Hawker associations march to the mayor's office demanding the immediate return of inner-city informal traders to their trading spaces in Braamfontein, Johannesburg, on Friday.  Picture: PUXLEY MAKGATHO
Hawker associations march to the mayor's office demanding the immediate return of inner-city informal traders to their trading spaces in Braamfontein, Johannesburg, in September 2013. Picture: PUXLEY MAKGATHO

THE informal economy is either subjected to draconian policing or left to neglect.

However, it "is a critical access point for food for most poor urban communities"‚ so authorities and role players should pay it more heed as the benefits it holds in addressing food insecurity "are potentially enormous".

That is the reasoning behind a workshop entitled "Informality and the urban food system"‚ taking place at the University of Cape Town (UCT) Graduate School of Business on Monday.

Presenters "will discuss their research findings about urban food insecurity and informal trade in Cape Town and other cities in the Global South — such as Kingston‚ Jamaica; and Nanjing‚ China — with alarming levels of food insecurity"‚ a statement from UCT said.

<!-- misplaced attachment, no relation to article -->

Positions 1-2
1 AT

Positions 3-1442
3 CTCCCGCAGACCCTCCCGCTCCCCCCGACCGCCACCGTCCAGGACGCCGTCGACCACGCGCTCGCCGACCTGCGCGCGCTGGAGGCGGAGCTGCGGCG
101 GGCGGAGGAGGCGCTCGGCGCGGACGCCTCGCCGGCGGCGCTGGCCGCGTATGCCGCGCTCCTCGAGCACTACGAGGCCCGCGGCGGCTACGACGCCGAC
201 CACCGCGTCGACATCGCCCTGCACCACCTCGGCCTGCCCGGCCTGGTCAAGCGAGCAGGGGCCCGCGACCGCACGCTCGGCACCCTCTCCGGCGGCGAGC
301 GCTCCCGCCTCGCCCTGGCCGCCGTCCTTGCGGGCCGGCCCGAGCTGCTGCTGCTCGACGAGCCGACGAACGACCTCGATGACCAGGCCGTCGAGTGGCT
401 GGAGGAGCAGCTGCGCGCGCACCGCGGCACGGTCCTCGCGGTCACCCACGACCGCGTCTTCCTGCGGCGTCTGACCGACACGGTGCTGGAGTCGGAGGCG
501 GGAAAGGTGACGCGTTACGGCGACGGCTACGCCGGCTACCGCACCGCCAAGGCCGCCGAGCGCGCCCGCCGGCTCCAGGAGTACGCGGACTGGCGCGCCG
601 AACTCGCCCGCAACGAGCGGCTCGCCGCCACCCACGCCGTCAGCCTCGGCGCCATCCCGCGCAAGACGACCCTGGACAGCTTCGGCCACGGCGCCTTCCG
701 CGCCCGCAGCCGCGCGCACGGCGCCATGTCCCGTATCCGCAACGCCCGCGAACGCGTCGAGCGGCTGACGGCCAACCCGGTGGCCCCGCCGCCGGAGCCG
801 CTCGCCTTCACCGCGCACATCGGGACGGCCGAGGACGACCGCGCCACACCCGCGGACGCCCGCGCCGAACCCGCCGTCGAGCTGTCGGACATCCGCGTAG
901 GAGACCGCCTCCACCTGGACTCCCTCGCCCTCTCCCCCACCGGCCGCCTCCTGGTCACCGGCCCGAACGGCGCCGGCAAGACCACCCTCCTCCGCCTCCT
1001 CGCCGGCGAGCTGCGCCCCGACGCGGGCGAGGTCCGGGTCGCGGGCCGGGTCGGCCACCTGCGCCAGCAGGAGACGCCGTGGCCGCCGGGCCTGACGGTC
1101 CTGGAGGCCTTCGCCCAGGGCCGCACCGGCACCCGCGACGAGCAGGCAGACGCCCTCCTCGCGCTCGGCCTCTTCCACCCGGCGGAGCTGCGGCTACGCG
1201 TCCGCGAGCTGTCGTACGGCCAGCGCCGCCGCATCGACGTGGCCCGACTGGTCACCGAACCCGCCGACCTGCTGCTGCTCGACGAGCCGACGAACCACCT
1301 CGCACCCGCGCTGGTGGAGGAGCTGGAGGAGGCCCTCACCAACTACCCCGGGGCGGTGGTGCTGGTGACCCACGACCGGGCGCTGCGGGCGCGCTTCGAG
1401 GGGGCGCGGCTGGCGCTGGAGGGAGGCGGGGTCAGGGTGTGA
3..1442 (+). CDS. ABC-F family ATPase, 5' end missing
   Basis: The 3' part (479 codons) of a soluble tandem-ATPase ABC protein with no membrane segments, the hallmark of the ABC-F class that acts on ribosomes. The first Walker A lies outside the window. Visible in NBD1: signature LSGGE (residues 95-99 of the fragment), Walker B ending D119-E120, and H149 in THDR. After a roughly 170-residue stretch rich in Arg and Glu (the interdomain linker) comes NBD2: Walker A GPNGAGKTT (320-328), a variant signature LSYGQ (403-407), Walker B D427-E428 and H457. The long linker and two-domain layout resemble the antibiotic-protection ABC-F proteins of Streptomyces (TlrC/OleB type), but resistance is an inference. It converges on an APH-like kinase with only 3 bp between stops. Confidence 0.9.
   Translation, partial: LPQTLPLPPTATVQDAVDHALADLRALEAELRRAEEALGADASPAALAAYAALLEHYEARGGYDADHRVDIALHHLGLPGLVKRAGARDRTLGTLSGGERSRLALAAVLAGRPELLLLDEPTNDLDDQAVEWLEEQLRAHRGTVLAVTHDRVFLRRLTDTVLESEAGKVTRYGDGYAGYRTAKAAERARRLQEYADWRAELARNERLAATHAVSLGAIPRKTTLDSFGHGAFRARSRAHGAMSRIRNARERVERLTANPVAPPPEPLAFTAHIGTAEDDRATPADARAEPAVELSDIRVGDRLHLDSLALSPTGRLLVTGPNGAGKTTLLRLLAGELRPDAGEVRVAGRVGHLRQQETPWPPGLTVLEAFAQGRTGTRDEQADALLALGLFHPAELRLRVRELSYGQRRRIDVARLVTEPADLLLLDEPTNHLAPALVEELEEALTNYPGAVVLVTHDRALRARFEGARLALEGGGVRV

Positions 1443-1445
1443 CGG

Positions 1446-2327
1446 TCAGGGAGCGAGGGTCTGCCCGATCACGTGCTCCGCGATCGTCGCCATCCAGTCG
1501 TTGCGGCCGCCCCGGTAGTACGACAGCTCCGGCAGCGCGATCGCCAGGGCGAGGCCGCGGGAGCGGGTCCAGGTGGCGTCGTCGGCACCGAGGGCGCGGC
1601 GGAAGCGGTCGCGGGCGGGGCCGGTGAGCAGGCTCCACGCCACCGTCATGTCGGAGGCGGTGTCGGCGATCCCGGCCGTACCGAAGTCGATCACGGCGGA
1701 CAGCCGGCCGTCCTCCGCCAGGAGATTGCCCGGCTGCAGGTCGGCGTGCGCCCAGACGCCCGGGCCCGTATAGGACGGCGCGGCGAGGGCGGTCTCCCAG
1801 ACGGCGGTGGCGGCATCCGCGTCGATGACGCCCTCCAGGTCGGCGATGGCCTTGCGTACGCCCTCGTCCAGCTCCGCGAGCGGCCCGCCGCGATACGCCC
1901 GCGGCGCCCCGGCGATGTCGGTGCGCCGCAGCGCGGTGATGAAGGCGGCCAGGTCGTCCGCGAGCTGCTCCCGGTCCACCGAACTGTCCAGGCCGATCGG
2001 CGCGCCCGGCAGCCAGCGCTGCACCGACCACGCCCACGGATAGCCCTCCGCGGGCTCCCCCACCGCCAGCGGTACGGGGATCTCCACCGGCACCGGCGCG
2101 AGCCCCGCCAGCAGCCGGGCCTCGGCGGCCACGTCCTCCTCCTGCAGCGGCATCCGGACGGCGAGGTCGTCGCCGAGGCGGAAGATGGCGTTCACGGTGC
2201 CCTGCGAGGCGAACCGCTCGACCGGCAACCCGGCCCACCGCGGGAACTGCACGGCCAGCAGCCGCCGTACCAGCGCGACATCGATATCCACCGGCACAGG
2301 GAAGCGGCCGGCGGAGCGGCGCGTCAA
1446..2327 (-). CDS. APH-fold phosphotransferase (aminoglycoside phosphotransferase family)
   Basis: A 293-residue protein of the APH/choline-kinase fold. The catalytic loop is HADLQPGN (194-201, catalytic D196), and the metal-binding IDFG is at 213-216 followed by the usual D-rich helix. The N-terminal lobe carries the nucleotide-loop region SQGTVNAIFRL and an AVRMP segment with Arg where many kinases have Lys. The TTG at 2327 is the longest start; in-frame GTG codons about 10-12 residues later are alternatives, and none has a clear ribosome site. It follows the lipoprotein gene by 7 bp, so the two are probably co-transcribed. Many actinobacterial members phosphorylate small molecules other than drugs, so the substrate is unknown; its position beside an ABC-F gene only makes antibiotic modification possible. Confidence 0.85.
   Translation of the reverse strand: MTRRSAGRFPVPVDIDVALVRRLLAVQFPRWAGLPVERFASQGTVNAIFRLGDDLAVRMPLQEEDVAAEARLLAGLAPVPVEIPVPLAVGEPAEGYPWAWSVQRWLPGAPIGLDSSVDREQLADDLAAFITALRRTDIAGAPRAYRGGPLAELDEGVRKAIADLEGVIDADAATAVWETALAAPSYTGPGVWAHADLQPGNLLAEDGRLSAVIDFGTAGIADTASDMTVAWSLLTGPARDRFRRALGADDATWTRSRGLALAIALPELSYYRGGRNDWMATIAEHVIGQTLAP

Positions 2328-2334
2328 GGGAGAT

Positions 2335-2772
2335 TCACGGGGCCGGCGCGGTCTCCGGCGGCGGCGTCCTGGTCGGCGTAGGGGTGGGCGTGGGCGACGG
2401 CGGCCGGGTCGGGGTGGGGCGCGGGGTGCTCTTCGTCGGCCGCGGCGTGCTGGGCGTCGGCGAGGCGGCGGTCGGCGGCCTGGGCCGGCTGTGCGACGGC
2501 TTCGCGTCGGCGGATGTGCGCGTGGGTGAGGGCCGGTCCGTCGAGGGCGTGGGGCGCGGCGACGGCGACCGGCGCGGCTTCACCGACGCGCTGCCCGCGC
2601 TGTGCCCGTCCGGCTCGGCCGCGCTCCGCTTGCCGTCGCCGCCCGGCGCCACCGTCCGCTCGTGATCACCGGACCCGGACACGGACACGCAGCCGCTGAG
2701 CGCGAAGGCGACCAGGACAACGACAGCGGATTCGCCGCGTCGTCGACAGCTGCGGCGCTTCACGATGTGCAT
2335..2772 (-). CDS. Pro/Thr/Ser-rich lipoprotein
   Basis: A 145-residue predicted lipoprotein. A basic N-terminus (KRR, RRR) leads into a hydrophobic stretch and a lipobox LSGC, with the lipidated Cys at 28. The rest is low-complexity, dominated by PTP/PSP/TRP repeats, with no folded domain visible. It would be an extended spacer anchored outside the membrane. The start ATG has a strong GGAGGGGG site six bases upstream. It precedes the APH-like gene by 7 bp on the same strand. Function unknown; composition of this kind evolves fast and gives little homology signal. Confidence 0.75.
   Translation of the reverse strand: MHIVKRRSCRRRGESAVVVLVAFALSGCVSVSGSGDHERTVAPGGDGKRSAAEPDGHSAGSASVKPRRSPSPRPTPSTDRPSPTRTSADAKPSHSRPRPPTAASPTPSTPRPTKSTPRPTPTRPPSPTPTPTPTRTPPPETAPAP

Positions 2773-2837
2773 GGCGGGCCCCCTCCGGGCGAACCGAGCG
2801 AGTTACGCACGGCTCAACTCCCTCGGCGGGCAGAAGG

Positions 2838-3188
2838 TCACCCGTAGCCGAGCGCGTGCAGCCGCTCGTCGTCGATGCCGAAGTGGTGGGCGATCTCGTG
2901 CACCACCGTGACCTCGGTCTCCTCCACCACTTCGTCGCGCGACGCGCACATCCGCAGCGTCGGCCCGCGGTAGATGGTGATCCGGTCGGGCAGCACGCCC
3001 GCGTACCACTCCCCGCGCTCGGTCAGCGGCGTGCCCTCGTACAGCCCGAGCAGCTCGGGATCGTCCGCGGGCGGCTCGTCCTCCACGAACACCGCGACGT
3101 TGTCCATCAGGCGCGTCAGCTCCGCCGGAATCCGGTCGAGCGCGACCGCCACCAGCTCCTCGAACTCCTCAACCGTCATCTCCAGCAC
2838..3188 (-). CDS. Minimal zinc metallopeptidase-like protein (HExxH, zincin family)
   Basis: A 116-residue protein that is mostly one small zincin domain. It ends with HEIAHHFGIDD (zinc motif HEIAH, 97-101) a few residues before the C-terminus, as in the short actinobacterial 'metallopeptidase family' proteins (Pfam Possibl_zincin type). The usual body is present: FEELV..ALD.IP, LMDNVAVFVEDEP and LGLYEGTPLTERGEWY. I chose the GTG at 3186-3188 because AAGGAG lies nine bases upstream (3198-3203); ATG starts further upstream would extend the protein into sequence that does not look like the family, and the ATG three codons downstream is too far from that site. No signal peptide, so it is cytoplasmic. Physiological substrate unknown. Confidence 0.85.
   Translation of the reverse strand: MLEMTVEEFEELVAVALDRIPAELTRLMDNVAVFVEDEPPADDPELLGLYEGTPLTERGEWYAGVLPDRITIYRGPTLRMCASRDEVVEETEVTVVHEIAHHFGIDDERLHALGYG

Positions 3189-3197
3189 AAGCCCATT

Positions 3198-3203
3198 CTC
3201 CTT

"Migrant traders and the role of women will also be discussed."

The statement said that the informal economy was a "largely unrecognised sector (that) also provides livelihoods — a recent report by the City of Cape Town suggests that this sector could be the city’s fifth-largest source of employment (creating more jobs than the construction industry)".

Speakers include Prof Jonathan Crush (UCT department of geological sciences) and Prof Edgar Pieterse (UCT school of architecture‚ planning and geomatics)‚ who are principal investigators in the Hungry Cities Partnership.

The is a research partnership led by the African Centre for Cities at the UCT and the Balsillie School of International Affairs at Wilfrid Laurier University‚ Waterloo‚ Canada.

The cities involved are Bangalore‚ Cape Town‚ Kingston‚ Maputo‚ Mexico City‚ Nairobi and Nanjing.

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